Anne Frank’s Mother in The Diary of A Young Girl

This article is an excerpt from the Shortform book guide to "The Diary of a Young Girl" by Anne Frank. Shortform has the world's best summaries and analyses of books you should be reading.

Like this article? Sign up for a free trial here.

How did Anne Frank describe her mother? What was their relationship like?

Most of Anne’s recollections about her mother were rather negative, focusing on their constant conflicts and disagreements. As time went on, Anne tried to have sympathy for her mother but had a hard time because of her mother’s critical views of Anne and her behavior.

Read about Anne Frank’s mother, Edith Frank, and what Anne thought of their relationship.

Anne Frank’s Mother: Edith Frank

For Anne Frank, her mother was one person she constantly found herself in conflict with. She believed that her mother didn’t understand her and thought that she went out of her way to shame her. Anne’s mother would often tell her that she was foolish and arrogant. For example, one time, they were talking about the proper term to refer to maids and domestic helpers. When Anne disagreed with her mother, her mother proceeded to tell Anne that she wasn’t a lady and that she spent too much time thinking about the future.

Anne would often cry herself to sleep and couldn’t understand why she constantly felt the need to point out her shortcomings. Her mother would often tell her that she should behave like her sister, Margot. However, Anne knew that she wasn’t anything like her sister, nor did she want to be. She thought Margot was too timid and weak-willed. Anne wanted to be outspoken, not passive.

As time went on, the fights between Anne and Edith continued. One night, Edith told Anne that her father was busy and that she’d like to be the one to listen to her prayers that night. Anne rejected her mother because she didn’t want to pray with someone she didn’t want around because it would be hypocritical.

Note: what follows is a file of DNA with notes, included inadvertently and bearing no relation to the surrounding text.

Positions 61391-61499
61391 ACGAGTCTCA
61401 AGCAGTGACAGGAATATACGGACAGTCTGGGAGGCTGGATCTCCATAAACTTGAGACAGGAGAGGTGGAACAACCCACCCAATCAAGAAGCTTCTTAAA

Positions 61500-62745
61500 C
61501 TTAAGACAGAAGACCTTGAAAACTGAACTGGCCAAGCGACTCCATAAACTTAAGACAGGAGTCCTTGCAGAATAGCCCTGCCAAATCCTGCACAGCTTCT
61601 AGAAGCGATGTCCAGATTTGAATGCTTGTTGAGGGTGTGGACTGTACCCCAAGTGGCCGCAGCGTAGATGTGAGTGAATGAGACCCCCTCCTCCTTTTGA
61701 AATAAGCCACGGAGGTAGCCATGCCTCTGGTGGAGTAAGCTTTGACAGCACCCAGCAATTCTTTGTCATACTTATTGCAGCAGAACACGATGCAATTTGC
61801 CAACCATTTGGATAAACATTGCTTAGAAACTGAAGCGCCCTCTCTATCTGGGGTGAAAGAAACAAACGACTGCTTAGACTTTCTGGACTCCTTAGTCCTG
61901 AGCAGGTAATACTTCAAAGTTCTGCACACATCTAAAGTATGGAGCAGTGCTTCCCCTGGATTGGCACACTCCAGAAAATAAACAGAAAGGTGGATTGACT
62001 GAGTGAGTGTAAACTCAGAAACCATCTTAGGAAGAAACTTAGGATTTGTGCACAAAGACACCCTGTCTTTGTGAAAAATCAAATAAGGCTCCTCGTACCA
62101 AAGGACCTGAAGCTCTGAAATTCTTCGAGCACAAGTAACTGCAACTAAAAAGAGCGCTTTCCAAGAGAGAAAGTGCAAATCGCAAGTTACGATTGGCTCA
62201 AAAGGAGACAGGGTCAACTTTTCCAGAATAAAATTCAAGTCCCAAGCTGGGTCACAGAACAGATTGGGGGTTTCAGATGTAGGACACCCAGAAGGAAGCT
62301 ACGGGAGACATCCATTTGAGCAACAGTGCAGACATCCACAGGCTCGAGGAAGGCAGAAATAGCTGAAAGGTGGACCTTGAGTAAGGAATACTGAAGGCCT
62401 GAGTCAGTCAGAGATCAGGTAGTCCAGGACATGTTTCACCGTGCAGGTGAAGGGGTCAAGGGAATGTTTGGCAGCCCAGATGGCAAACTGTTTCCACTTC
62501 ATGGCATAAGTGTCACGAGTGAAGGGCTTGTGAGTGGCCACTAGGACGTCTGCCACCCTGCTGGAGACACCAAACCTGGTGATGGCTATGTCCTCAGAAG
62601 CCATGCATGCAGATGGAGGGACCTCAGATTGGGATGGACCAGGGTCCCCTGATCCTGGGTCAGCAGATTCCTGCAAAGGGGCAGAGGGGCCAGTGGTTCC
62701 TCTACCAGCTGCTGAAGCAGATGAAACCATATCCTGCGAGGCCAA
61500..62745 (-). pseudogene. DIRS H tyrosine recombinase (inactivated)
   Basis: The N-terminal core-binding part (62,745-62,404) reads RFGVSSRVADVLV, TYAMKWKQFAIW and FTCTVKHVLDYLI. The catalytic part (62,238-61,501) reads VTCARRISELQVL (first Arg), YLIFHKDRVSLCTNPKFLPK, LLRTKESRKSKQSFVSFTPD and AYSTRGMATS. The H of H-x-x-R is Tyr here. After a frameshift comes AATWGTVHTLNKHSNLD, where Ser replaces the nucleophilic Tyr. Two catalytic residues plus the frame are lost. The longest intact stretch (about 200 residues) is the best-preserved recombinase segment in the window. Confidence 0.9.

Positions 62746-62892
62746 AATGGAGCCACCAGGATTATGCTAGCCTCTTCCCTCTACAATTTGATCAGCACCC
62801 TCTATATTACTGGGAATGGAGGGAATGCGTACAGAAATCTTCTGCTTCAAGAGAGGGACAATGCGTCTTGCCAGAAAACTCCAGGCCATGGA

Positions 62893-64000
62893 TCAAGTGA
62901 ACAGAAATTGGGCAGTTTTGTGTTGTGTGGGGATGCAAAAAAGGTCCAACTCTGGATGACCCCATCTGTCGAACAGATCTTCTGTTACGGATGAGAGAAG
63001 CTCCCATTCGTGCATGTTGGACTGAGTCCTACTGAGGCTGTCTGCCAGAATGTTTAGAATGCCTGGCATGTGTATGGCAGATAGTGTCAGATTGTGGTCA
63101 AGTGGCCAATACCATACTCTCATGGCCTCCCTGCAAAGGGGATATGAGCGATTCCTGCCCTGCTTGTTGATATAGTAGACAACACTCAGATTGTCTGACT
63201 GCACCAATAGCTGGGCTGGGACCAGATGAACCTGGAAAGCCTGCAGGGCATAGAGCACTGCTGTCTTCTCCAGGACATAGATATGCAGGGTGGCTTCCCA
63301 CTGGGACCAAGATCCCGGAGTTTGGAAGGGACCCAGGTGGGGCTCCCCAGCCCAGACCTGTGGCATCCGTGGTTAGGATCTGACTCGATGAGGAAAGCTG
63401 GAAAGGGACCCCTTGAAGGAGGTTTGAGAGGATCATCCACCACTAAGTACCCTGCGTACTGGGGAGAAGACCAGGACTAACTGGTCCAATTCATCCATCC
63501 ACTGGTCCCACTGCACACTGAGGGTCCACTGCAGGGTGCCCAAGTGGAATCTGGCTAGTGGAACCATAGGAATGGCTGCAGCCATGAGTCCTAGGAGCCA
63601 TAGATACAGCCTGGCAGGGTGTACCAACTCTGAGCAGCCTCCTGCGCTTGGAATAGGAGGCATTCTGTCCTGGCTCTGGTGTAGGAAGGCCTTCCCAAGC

With time, Anne’s perspective on her mother began to change. In January, she went through old diary entries and admitted that she had been harsh in her depiction of her mother. She believed that she lacked respect for her mother because she treated Anne and Margot more like friends than children. For example, when Anne would be upset or cry, her mother tended to poke fun at her emotions rather than provide support and guidance. Once, when Anne was younger, her mother had laughed at her when she got upset about not being able to join her and Margot for a trip to the store. Though the incident was relatively trivial, it left a mark on Anne. 

Anne didn’t believe that her father loved her mother initially. In fact, she believed that her father asked her to marry him because he thought that she’d make a good wife. While she did maintain the “wifely duties” expected of women at the time, Anne believed that her mother was never truly happy because she knew that she’d never have all of her husband’s affection. She tried to have sympathy for her mother but had a hard time because of her mother’s critical views of Anne and her behavior.

Anne Frank’s Mother in The Diary of A Young Girl

———End of Preview———

Like what you just read? Read the rest of the world's best book summary and analysis of Anne Frank's "The Diary of a Young Girl" at Shortform.

Here's what you'll find in our full The Diary of a Young Girl summary:

  • What Nazi occupation looked like from the perspective of a young Jewish girl
  • How Anne Frank had some normal teenage experiences while in hiding
  • How the hidden residents coped with the stress

Darya Sinusoid

Darya’s love for reading started with fantasy novels (The LOTR trilogy is still her all-time-favorite). Growing up, however, she found herself transitioning to non-fiction, psychological, and self-help books. She has a degree in Psychology and a deep passion for the subject. She likes reading research-informed books that distill the workings of the human brain/mind/consciousness and thinking of ways to apply the insights to her own life. Some of her favorites include Thinking, Fast and Slow, How We Decide, and The Wisdom of the Enneagram.

Leave a Reply

Your email address will not be published. Required fields are marked *